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Re: RFC changes in version numbering schemes
- To: ports_(_at_)_openbsd_(_dot_)_org
- Subject: Re: RFC changes in version numbering schemes
- From: hanz_(_at_)_hanz_(_dot_)_nl
- Date: Thu, 3 Nov 2005 10:45:55 +0100 (CET)
- Importance: Normal
> In order to get you more confused, we've got more bright ideas about
> version numbering...
> Right now, we mostly use the `vendor' number scheme, and we add a simple
> p* suffix to denote what's going on with the OpenBSD port.
> As we've noticed, some times, vendor version numbers go backwards, or we
> don't plan enough in advance, and it gets confusing.
> For instance, kde uses a scheme like 3.4.3, 3.4.92, 3.5, which is fine.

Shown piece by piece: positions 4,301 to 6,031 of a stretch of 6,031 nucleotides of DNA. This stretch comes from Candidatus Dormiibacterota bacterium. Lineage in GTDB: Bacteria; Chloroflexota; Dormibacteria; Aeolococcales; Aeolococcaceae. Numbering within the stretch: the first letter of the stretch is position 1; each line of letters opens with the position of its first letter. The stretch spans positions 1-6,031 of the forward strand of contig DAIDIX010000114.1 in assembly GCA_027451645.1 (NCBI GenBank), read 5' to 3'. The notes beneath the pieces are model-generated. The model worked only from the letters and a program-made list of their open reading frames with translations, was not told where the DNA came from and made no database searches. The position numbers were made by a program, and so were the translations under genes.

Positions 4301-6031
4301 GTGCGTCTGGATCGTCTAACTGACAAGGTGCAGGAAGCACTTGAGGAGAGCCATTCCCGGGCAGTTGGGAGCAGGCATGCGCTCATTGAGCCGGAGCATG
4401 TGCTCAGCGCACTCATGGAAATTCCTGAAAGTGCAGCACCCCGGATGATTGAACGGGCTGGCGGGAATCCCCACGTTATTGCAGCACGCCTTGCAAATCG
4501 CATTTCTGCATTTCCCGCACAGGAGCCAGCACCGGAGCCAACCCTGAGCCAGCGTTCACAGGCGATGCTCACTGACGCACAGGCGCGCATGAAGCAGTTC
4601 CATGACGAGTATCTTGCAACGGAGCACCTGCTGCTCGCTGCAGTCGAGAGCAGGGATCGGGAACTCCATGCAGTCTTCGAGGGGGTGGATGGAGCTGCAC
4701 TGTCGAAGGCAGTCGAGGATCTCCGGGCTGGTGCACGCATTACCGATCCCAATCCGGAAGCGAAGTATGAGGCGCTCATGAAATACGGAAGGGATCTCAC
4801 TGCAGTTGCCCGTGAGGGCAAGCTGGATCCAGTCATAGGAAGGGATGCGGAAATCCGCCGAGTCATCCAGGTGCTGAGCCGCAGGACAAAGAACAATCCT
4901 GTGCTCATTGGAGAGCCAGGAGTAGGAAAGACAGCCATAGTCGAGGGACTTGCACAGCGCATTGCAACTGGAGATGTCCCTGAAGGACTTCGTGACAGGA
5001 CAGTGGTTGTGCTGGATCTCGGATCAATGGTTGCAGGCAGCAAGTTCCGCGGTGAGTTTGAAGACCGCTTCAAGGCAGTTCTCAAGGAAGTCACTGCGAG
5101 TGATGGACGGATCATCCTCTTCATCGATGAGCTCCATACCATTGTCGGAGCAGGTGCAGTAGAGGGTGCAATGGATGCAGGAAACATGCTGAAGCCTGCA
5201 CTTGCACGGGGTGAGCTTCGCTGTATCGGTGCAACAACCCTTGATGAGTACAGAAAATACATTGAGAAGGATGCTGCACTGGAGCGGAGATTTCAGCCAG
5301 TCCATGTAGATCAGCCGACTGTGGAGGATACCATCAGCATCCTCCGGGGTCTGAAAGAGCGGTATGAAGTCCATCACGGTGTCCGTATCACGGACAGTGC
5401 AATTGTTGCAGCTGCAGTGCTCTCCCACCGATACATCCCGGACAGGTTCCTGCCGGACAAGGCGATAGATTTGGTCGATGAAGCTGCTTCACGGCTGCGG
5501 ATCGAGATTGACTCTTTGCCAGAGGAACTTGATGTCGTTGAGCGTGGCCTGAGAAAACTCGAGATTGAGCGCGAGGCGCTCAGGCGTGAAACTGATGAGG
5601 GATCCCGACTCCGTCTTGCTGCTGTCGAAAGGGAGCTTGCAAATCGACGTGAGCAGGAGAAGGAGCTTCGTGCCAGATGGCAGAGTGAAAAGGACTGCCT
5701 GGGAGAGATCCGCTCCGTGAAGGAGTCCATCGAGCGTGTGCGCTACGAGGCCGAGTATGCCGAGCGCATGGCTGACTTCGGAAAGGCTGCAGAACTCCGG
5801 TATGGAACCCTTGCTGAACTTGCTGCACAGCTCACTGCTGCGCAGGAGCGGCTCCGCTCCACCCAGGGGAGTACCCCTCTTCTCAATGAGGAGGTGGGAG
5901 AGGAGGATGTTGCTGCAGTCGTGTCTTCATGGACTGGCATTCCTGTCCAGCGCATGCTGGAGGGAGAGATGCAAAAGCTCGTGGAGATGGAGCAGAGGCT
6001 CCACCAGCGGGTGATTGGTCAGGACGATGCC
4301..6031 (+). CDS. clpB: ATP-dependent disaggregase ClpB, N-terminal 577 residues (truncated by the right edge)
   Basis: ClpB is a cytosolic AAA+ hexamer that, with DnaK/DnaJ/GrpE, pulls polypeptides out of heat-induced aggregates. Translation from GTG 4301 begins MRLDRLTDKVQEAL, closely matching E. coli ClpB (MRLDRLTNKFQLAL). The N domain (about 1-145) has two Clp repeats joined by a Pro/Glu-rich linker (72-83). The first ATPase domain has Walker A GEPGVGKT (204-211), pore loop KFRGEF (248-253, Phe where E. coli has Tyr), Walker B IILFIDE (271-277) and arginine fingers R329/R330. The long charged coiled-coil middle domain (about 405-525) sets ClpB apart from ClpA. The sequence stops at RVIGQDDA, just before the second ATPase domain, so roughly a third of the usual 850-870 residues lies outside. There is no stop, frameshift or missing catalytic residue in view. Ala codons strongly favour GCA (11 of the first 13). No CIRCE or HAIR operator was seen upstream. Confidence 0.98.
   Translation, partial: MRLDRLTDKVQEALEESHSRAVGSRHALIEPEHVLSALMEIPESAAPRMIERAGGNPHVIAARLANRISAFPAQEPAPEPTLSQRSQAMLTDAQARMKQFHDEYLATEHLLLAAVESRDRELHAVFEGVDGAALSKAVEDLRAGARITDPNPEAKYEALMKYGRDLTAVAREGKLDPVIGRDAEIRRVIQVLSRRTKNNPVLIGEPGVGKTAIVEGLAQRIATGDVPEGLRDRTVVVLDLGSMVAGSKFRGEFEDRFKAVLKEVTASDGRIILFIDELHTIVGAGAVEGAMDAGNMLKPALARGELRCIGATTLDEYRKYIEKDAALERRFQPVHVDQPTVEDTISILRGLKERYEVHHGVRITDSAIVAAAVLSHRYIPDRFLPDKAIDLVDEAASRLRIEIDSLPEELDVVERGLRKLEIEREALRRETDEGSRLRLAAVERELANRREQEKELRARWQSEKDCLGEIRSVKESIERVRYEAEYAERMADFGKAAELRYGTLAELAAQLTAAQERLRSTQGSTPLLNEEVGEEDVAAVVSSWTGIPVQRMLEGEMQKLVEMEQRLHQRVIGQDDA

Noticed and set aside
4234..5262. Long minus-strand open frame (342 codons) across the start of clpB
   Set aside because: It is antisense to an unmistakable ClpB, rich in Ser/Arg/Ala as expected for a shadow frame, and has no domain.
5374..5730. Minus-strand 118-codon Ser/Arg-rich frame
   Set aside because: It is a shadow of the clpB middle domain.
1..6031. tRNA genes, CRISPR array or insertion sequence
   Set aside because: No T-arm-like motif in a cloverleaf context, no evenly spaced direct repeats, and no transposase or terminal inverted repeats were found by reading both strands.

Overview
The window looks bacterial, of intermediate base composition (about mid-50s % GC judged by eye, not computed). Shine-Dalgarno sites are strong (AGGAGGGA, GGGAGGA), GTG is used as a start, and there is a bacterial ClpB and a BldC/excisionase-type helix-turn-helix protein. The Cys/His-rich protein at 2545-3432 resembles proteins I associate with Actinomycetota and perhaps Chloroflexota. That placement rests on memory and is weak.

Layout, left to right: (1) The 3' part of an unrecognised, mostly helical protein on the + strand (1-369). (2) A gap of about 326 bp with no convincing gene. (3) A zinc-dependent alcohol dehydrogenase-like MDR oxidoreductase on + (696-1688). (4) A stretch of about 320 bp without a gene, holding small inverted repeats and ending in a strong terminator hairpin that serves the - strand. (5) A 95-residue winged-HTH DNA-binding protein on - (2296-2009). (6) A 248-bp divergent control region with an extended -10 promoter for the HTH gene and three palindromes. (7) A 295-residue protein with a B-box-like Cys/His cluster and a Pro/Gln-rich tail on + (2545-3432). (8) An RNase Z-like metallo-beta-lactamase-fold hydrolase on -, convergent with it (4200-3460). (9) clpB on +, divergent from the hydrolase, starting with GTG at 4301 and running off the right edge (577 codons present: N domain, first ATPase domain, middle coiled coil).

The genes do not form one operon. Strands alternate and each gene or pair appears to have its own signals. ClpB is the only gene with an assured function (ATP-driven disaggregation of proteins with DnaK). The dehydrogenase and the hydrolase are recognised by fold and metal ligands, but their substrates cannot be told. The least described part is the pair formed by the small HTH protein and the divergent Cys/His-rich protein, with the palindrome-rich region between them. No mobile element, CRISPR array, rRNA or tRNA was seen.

> gcc is going from gcc-3.3.20050920 to gcc-3.3.6 (release).
> The idea is to add some v* suffix each time the numbering scheme changes.
> So, if pkg_add can compare version numbers on its one, we don't need any
> suffix for that.
> If it can't, then we need to bump v*. As expected, we start with an empty
> v* suffix...
> So, with that scheme, gcc would go from 3.3.20050920 to 3.3.6v0
> Some comments:
> - we still need the p* stuff to denote OpenBSD specific changes.
> - v* versions mean we can go backwards. If we find a security issue,
> and we have to go back from foo-2.0 to foo-1.9, then we just bump v* so
> that it becomes foo-1.9v0, which is higher than foo-2.0...
> The main objection you can have is that this is too complicated, but so
> far, we haven't been able to find any hole in that scheme...
> Opinions ?
It adds more complexity to already complex version numbers, but I thing it
will solve the version-problem ones and for all.
I'm all for.